This Recommendation aims to provide a framework for open science policy and practice and to outline a common definition, shared values, principles, and standards for Open Science at the international level. The core values of Open Science stem from the rights-based, ethical, epistemological, economic, legal, political, social, multi-stakeholder, and technological implications of opening science to society and broadening the principles of openness to the whole cycle of scientific research.
The recommendations not only define Open Science but also provide a lens through which scholarly publishers can drive innovation in the communication of scholarly knowledge. They provide a framework within which a business can align the value of shareholders with those of their stakeholders.
Translating Open Science into our mission and business objectives
Taking the UNESCO values and principles as the basis of our approach to Open Science, we can translate the company’s core strategic pillars into relevant Open Science goals within each pillar, namely:
Growth in Content: we aim to ensure all relevant and sound scientific knowledge that can be published is published and meets community standards of transparency, trust, integrity, and, consequently, reusability.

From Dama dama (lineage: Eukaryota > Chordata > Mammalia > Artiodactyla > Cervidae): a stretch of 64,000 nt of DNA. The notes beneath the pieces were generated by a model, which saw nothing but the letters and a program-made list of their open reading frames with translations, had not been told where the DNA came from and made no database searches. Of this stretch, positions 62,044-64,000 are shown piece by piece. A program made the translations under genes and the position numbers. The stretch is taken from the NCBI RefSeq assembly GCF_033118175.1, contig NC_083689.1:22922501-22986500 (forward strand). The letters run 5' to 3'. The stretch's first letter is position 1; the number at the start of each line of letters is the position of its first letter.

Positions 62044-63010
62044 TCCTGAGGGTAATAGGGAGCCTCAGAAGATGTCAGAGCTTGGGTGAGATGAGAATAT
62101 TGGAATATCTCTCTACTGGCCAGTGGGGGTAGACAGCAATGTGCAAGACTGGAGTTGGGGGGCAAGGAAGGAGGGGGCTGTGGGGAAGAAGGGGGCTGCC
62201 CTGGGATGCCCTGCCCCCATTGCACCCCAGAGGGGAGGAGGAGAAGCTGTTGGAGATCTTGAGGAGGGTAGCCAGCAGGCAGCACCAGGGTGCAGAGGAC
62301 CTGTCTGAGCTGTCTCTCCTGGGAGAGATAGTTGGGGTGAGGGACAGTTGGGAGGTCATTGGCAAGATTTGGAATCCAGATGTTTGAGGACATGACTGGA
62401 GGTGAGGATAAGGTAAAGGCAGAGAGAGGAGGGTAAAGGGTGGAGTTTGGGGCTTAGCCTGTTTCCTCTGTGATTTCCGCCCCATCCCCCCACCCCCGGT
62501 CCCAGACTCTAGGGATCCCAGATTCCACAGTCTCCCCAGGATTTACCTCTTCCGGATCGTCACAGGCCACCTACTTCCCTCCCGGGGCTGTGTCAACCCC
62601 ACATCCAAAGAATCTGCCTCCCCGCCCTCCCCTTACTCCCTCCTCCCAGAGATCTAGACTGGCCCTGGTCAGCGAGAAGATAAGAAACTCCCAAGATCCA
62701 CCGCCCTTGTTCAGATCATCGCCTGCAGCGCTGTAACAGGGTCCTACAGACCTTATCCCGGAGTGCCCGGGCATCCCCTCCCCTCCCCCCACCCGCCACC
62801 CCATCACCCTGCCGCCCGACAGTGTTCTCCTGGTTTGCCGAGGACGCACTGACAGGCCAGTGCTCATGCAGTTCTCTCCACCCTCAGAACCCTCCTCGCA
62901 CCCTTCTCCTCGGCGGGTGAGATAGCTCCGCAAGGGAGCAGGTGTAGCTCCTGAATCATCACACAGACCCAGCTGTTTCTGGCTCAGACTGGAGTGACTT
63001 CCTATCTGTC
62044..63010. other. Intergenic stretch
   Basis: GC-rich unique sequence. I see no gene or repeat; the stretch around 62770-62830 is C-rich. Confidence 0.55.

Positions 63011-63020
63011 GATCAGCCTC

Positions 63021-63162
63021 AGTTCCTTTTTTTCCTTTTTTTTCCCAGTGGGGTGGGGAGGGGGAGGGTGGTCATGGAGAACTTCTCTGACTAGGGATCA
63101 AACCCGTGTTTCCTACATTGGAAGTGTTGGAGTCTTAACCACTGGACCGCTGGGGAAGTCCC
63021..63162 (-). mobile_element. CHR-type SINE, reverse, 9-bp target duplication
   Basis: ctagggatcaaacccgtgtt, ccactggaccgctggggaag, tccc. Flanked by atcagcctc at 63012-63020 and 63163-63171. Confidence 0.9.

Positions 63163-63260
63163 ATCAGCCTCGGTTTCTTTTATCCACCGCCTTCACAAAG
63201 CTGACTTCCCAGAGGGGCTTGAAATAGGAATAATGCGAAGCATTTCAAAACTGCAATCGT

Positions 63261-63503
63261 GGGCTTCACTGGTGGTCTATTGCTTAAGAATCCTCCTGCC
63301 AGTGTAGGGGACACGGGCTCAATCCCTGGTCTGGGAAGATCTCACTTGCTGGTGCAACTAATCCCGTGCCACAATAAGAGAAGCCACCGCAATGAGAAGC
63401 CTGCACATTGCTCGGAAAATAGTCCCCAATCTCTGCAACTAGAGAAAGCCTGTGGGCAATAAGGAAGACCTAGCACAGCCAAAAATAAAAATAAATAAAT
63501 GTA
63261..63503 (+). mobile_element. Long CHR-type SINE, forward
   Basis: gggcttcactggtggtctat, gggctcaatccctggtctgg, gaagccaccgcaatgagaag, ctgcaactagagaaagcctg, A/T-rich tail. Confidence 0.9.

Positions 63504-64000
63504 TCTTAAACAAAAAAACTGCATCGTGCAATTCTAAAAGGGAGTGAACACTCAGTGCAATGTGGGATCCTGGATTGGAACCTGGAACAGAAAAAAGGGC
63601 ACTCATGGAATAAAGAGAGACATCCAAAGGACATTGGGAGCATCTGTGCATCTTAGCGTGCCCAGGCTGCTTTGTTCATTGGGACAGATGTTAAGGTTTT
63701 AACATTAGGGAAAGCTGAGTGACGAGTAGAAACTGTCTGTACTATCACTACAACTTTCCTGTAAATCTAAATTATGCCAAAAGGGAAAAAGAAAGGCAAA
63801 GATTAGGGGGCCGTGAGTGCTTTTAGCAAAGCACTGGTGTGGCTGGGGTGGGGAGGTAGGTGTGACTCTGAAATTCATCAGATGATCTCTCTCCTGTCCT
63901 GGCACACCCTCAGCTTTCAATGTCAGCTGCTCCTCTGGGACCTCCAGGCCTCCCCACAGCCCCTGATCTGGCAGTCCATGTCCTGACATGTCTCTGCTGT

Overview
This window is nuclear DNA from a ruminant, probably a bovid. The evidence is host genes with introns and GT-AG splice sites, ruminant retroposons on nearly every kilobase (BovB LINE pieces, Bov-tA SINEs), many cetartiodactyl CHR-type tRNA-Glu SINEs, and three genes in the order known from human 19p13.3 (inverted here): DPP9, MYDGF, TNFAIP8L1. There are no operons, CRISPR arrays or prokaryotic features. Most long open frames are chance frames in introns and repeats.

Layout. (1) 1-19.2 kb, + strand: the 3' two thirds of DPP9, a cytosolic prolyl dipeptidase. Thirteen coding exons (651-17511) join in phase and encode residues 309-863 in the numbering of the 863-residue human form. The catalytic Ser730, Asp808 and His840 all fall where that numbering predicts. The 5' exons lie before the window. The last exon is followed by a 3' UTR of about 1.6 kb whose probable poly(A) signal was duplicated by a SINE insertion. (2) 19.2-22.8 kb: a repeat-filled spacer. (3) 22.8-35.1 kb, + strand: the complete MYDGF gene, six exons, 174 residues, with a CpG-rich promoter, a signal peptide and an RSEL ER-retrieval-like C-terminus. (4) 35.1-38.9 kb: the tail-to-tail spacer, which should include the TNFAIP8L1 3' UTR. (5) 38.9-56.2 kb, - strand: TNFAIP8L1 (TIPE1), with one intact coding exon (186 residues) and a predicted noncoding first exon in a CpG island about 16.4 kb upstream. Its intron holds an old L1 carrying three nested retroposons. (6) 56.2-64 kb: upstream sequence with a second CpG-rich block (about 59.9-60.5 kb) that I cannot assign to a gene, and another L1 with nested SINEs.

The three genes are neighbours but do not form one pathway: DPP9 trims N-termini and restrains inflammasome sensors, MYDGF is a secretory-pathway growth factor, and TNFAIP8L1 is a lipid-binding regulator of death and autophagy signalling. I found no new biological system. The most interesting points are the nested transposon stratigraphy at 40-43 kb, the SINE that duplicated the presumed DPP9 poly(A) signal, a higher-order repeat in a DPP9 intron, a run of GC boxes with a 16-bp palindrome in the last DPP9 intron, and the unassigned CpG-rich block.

Publisher of Publishers: we provide discrete, cost-effective solutions for publishers that meet the needs of researchers practicing open science and funders and institutions who mandate that publishers report on these practices.
Operational Excellence: we produce cost-effective, scalable, and efficient solutions that minimize complexity, optimize transparency and interoperability, and enable articles to be evaluated within the wider context of other research outputs and practices, such as data sharing, and preprinting.
Customer Experience: we help build trust in our services by adopting a collaborative, evidence-informed approach, and drastically reducing the burden on researchers and publishers when adopting open science practices, such as data sharing, preprinting, and reporting.
Globally Represent: we build equity for both producers and consumers of scientific knowledge by making our publications open to all, regardless of geography, language, gender, generations, and resources, and by being sensitive to regional and Indigenous communities and cultures.
Widest Distribution: we fuel the integration and adoption of open scholarly persistent identifiers (PIDs) and the creation of enriched metadata so that the articles we publish, and all the associated research objects, are discoverable by all.
A service provider for Open Science
The shift to open access has changed the key stakeholders of publishing from readers and librarians to authors, funders, and institutions, as is discussed further in the chapter ‘Generating value for our customers and company.’
This shift in the core customer base has also changed the incentive from exclusivity, where journals want to publish a few high-impact articles, to a more inclusive landscape where the volume of articles published is linked to revenue. While publishing volume is a key consideration, however, we also have a responsibility to uphold high standards of research integrity and ethics.